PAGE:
More than 4,000 Columbia Water and Light costumers were without power Tuesday after the second snowstorm in less than week hit the Columbia area.
Power went out at about 5:30 a.m. and was completely restored by 5 p.m., Columbia Water and Light spokeswoman Connie Kacprowicz said.
“One large circuit went out from 5:30 a.m. to 9:30 a.m., and then there was another large circuit that went out at 5:50 a.m. until 8:30 a.m.,” Kacprowicz said. “That was the majority of the outages that we had, the rest were spread throughout town and smaller.”
The Electric Division of Columbia Water and Light responded to the outages immediately after they were reported, Kacprowicz said. The crew also assisted with snow removal efforts.
Columbia resident Umama Khenissi experienced a power outage at her house from 3 a.m. to 1:30 p.m. She said some of her friends experienced more prolonged power outages than she did.
“Some family friends that live in the north side of town didn’t have power all day (Wednesday) and the day the power went out, so they were out of power for two days,” Khenissi said. “We were fine because we had a stove so we were able to keep heat that way, but there were some people who had no alternative.”
The outages were produced by heavy snow that caused tree limbs and power lines to sag over roadways, according to a Columbia Water and Light news release.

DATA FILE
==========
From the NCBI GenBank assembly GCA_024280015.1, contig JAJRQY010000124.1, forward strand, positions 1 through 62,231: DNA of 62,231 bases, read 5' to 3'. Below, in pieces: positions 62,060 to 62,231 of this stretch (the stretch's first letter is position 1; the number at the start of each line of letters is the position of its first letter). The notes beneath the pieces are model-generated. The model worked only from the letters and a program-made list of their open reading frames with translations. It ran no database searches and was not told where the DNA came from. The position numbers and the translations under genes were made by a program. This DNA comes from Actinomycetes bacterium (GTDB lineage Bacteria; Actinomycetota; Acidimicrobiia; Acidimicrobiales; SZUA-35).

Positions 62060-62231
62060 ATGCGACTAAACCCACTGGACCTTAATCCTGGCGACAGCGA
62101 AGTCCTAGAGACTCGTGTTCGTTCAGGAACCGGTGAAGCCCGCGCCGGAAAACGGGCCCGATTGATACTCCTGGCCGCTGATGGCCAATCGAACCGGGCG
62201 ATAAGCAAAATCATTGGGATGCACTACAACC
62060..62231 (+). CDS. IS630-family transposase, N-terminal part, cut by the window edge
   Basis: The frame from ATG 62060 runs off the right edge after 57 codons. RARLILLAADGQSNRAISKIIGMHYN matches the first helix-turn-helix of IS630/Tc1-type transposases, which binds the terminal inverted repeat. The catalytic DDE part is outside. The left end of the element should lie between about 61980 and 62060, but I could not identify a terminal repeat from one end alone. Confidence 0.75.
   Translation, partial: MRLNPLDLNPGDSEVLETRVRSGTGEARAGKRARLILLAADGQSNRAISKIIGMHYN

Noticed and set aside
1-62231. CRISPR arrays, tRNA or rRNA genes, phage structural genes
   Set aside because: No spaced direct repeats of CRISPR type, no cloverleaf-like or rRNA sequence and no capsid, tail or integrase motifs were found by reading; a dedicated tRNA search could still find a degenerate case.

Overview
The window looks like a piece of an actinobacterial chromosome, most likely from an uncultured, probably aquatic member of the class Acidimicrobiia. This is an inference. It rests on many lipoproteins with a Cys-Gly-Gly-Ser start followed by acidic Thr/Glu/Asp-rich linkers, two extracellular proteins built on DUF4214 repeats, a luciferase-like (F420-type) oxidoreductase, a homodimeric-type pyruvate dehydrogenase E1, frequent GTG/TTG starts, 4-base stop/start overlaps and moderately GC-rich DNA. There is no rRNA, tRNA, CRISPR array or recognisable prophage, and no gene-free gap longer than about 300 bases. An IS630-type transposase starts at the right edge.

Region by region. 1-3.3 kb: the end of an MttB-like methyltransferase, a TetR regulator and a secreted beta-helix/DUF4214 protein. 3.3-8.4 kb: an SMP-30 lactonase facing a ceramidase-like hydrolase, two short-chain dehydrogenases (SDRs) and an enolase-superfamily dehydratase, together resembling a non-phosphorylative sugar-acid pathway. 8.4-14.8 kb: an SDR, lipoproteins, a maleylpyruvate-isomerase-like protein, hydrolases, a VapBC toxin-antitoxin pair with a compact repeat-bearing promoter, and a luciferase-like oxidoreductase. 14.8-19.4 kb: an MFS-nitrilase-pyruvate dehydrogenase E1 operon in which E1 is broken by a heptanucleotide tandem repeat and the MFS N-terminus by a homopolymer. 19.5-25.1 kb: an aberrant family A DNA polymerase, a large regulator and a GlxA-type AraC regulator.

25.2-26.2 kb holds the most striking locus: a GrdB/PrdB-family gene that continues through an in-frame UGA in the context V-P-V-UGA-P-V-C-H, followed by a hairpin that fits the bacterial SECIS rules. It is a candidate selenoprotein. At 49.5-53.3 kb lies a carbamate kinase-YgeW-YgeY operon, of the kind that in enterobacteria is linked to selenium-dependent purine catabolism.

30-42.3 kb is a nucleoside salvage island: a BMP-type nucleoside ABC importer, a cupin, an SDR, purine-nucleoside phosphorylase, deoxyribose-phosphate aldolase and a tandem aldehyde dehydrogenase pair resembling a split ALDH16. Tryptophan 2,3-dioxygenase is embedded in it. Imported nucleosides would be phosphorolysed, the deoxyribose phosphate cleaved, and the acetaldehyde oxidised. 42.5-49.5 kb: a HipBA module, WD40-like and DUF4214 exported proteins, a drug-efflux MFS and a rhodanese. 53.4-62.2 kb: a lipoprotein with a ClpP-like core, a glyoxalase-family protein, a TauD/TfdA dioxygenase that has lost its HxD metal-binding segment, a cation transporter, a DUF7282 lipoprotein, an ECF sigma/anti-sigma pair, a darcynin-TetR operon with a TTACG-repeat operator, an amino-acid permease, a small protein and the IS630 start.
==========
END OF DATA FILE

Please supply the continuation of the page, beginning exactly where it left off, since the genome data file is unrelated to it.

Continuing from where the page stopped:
Columbia Water and Light has a routine tree-trimming program, which helps prevent trees limbs from falling near power lines during severe weather events.
“This type of weather event (Tuesday’s snowstorm) shows why tree-trimming is important,” Kacprowicz said. “We spend a lot of time educating the public about planting the right tree in the right place and keeping those large trees back away from overhead power lines.”
Columbia Water and Light officials said in a news release that citizens should report downed lines and power outages immediately by calling the 24-hour outage emergency number.
Power outages were also reported in other areas of Boone County. As of 4 p.m. Tuesday, as many as 11,000 Boone Electric customers were reported without power.
By 3 p.m. Wednesday, 27 crews, including Boone Electric, Columbia Water and Light and mutual aid crews, were working to return power to Boone Electric customers.
In response to the Tuesday outages, the Mid-Missouri Chapter of the American Red Cross and church members opened an overnight shelter at the Broadway Christian Church. Cots, blankets and pillows were provided to Boone County residents who spent the night at the shelter.
Columbia Water and Light advised customers to take precautions when seeing downed lines. If trapped inside a vehicle that is contact with a power line, customers should stay inside the vehicle until help arrives.
“The most important thing is, if they see a downed line to stay as far away as possible from it and make sure that they don’t touch anything that’s touching that downed line,” Kacprowicz said.